"Korea was perfect for me. We trained as long and hard as we wanted to. That was where I really learned what it means to be a Soldier," Wiggins said.
At Fort Knox with the 1/16 Cavalry Regiment, Wiggins' capabilities as a female Soldier were put to the test.
"The Army was just starting to integrate females in the squadron. It was a male dominant unit. I did everything the unit did. I went to the field and trained with them," she said.
Including "earning her spurs," which involved three days of Soldier challenges, including battle drills, physical fitness tests and gas chamber drills. It was a right of passage that she earned just like her male counterparts.
She went on to serve with the Garrison at Franconia Wurzburg, Germany; and then with the 1/40th Field Artillery Brigade and the 1/56 Air Defense Artillery at Fort Sill, Oklahoma. It was while at Fort Sill that Wiggins met her husband, who was serving as an Air Defense Artillery regimental sergeant major.
"He is a great guy and an awesome asset for me as I continue to learn and grow into being a better Soldier and leader," Wiggins said. "He is truly a blessing to me. He is supportive, but he won't give me the answers."
Fort Sill is also where she served as a drill sergeant, a job that was both extremely rewarding and challenging.
"It was an opportunity to get 60 brand new recruits and have a nine-week process to convert them from civilian to Soldier," she said. "During the first two cycles, I had all males, 60 men all looking at me from different walks of life. It was real time resiliency training for me. At the same time, many were carrying on family traditions. There was a lot of pride in the units."
Assignments at U.S. Forces Korea and then the 470th Military Intelligence Brigade at Joint Base Fort Sam Houston, Texas, led Wiggins and her husband to Redstone Arsenal. It was at Redstone that Wiggins met Garrison Command Sgt. Maj. Billy Counts, who submitted her for the John Ordway leadership award.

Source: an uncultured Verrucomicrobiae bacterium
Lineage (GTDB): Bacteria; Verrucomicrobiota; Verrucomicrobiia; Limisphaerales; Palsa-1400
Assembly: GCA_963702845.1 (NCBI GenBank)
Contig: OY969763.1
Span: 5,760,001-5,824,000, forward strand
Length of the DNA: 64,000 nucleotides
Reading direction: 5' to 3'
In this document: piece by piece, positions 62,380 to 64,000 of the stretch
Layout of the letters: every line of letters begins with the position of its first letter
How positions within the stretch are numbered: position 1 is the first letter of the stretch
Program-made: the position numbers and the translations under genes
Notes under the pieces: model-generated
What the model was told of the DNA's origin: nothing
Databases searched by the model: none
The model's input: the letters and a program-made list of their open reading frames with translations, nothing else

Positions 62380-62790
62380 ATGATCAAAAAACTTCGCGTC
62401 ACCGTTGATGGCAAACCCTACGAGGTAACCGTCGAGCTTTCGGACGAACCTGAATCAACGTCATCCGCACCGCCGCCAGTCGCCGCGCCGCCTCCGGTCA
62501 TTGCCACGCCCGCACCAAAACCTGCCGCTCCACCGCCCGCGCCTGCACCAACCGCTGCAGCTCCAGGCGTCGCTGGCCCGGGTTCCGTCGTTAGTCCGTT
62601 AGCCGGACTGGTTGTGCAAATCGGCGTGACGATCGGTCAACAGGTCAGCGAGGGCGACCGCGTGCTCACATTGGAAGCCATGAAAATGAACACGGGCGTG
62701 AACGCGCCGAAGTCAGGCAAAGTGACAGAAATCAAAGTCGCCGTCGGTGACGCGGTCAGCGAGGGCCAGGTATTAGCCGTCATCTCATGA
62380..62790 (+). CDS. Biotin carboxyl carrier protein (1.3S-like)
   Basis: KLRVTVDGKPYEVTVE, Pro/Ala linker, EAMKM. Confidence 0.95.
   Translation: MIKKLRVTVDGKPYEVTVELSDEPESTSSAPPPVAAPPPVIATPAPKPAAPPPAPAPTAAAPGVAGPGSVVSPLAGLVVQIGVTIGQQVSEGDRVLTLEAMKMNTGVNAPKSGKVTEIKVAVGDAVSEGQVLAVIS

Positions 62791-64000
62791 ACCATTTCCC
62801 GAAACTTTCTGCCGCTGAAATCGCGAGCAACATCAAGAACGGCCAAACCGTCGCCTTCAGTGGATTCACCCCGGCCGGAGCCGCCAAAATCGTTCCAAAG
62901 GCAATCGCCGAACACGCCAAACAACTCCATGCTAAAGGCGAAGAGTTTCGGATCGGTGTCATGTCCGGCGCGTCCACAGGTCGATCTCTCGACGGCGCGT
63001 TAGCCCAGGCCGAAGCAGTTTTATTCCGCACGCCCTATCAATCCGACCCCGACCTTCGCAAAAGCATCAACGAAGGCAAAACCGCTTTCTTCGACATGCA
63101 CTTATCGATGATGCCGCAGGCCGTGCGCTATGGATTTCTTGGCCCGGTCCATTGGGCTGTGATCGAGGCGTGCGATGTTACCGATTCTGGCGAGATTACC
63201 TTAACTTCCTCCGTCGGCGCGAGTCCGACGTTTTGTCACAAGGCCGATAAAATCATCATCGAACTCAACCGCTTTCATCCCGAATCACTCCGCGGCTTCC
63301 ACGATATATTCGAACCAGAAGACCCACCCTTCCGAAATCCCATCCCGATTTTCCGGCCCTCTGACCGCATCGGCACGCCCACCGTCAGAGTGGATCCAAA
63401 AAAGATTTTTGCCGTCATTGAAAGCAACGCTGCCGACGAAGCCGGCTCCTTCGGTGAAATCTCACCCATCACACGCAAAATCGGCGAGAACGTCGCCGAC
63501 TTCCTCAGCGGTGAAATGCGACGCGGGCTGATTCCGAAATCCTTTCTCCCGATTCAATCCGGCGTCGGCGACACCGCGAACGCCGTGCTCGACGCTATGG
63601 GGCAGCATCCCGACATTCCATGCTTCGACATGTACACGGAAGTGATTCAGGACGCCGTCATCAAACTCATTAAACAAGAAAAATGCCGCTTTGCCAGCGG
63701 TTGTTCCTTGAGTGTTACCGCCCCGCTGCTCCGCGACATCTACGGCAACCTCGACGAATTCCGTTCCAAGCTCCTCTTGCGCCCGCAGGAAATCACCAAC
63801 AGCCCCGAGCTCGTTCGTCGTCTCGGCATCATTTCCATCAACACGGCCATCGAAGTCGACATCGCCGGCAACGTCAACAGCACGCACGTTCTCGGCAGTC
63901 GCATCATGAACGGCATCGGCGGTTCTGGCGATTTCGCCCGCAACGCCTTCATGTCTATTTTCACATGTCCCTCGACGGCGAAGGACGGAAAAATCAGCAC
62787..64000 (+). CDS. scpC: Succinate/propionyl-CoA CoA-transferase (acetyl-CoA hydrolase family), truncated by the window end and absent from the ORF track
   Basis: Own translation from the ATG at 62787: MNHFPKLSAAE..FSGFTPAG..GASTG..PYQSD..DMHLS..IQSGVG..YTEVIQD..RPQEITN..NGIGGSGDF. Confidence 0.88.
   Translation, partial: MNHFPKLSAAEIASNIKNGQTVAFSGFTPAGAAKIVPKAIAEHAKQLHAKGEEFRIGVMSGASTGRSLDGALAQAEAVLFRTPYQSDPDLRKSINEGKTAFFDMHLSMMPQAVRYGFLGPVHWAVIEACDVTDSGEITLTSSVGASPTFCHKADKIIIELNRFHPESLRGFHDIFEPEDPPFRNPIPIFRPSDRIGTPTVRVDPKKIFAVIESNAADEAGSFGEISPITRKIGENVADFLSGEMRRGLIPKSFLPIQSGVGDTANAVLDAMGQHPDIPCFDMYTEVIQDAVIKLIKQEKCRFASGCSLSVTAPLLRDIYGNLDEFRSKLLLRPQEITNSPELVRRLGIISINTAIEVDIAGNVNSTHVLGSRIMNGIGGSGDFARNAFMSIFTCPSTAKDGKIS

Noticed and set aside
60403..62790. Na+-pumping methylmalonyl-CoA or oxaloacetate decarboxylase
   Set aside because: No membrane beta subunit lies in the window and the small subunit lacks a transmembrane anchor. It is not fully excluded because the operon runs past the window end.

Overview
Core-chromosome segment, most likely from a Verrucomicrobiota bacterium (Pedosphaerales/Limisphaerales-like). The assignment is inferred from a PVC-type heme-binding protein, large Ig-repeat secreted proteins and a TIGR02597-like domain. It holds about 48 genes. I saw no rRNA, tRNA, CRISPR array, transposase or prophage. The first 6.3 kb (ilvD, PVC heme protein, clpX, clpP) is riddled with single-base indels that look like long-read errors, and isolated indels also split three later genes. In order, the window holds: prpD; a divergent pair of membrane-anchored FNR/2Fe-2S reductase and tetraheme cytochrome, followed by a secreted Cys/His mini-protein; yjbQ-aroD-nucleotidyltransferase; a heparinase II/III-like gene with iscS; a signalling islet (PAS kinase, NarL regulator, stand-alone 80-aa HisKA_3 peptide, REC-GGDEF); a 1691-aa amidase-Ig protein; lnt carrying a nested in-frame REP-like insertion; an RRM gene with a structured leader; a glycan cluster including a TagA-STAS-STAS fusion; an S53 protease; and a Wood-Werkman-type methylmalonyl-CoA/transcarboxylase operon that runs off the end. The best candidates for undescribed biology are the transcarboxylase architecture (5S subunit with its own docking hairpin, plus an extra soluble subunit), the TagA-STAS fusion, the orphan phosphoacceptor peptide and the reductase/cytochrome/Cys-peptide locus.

"We have developed a great professional relationship while serving in this unique environment where we don't have Soldier formations and there is a wide variety of Soldier ranks, and Soldiers assigned to all different commands and units," she said.
Wiggins ensures her office is a resource to Soldiers. And, she looks for opportunities to provide support.
"To make a difference here, I have to get out from behind my desk and go out to the Soldiers," she said.
"It's more about helping Soldiers on a one-on-one basis rather than working with them through a unit. There's a lot of opportunity here to coach and mentor and develop the younger Soldiers as well as to support the more senior officers. This is still the regular Army, just a different dynamic."
Wiggins remains committed to pursuing her Army career to its fullest.
"Loyalty to your Soldiers, loyalty to the Army, you can accomplish anything when you are a team working together. If you are loyal to your Soldiers, they will be loyal to you, and they will make it possible to achieve, even if they are tired or it's painful," Wiggins said.
"That's the kind of organization I am proud to be associated with. The discipline, maturity and mental toughness that you develop in this job you can't get anywhere else and it will take you far in any career."